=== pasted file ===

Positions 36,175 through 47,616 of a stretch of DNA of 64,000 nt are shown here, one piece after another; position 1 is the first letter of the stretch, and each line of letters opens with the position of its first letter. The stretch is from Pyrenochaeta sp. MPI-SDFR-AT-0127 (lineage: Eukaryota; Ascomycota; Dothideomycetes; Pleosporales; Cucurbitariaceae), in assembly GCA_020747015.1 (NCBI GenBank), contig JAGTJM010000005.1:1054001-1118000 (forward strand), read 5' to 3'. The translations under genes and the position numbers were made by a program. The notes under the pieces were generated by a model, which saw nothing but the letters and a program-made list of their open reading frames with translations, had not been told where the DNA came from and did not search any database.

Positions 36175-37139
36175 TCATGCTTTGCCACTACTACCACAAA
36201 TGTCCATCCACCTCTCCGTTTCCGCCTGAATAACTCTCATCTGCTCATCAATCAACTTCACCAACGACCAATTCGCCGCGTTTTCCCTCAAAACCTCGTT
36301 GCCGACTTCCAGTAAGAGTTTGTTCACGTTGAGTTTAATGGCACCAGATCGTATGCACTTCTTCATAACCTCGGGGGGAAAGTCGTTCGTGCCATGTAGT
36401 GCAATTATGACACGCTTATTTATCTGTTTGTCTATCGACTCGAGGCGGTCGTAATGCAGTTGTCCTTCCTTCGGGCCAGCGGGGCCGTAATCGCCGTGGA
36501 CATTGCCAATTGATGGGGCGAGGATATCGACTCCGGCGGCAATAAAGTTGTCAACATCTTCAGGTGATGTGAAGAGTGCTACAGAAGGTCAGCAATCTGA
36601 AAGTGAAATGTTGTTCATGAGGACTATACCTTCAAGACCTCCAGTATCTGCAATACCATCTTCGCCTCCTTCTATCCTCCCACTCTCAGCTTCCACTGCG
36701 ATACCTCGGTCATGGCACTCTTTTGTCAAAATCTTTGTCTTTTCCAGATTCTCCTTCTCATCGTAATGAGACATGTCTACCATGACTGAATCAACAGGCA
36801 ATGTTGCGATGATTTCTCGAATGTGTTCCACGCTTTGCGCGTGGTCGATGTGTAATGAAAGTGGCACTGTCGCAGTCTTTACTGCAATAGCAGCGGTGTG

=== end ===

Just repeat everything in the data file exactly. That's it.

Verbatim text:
Positions 36,175 through 47,616 of a stretch of DNA of 64,000 nt are shown here, one piece after another; position 1 is the first letter of the stretch, and each line of letters opens with the position of its first letter. The stretch is from Pyrenochaeta sp. MPI-SDFR-AT-0127 (lineage: Eukaryota; Ascomycota; Dothideomycetes; Pleosporales; Cucurbitariaceae), in assembly GCA_020747015.1 (NCBI GenBank), contig JAGTJM010000005.1:1054001-1118000 (forward strand), read 5' to 3'. The translations under genes and the position numbers were made by a program. The notes under the pieces were generated by a model, which saw nothing but the letters and a program-made list of their open reading frames with translations, had not been told where the DNA came from and did not search any database.

Positions 36175-37139
36175 TCATGCTTTGCCACTACTACCACAAA
36201 TGTCCATCCACCTCTCCGTTTCCGCCTGAATAACTCTCATCTGCTCATCAATCAACTTCACCAACGACCAATTCGCCGCGTTTTCCCTCAAAACCTCGTT
36301 GCCGACTTCCAGTAAGAGTTTGTTCACGTTGAGTTTAATGGCACCAGATCGTATGCACTTCTTCATAACCTCGGGGGGAAAGTCGTTCGTGCCATGTAGT
36401 GCAATTATGACACGCTTATTTATCTGTTTGTCTATCGACTCGAGGCGGTCGTAATGCAGTTGTCCTTCCTTCGGGCCAGCGGGGCCGTAATCGCCGTGGA
36501 CATTGCCAATTGATGGGGCGAGGATATCGACTCCGGCGGCAATAAAGTTGTCAACATCTTCAGGTGATGTGAAGAGTGCTACAGAAGGTCAGCAATCTGA
36601 AAGTGAAATGTTGTTCATGAGGACTATACCTTCAAGACCTCCAGTATCTGCAATACCATCTTCGCCTCCTTCTATCCTCCCACTCTCAGCTTCCACTGCG
36701 ATACCTCGGTCATGGCACTCTTTTGTCAAAATCTTTGTCTTTTCCAGATTCTCCTTCTCATCGTAATGAGACATGTCTACCATGACTGAATCAACAGGCA
36801 ATGTTGCGATGATTTCTCGAATGTGTTCCACGCTTTGCGCGTGGTCGATGTGTAATGAAAGTGGCACTGTCGCAGTCTTTACTGCAATAGCAGCGGTGTG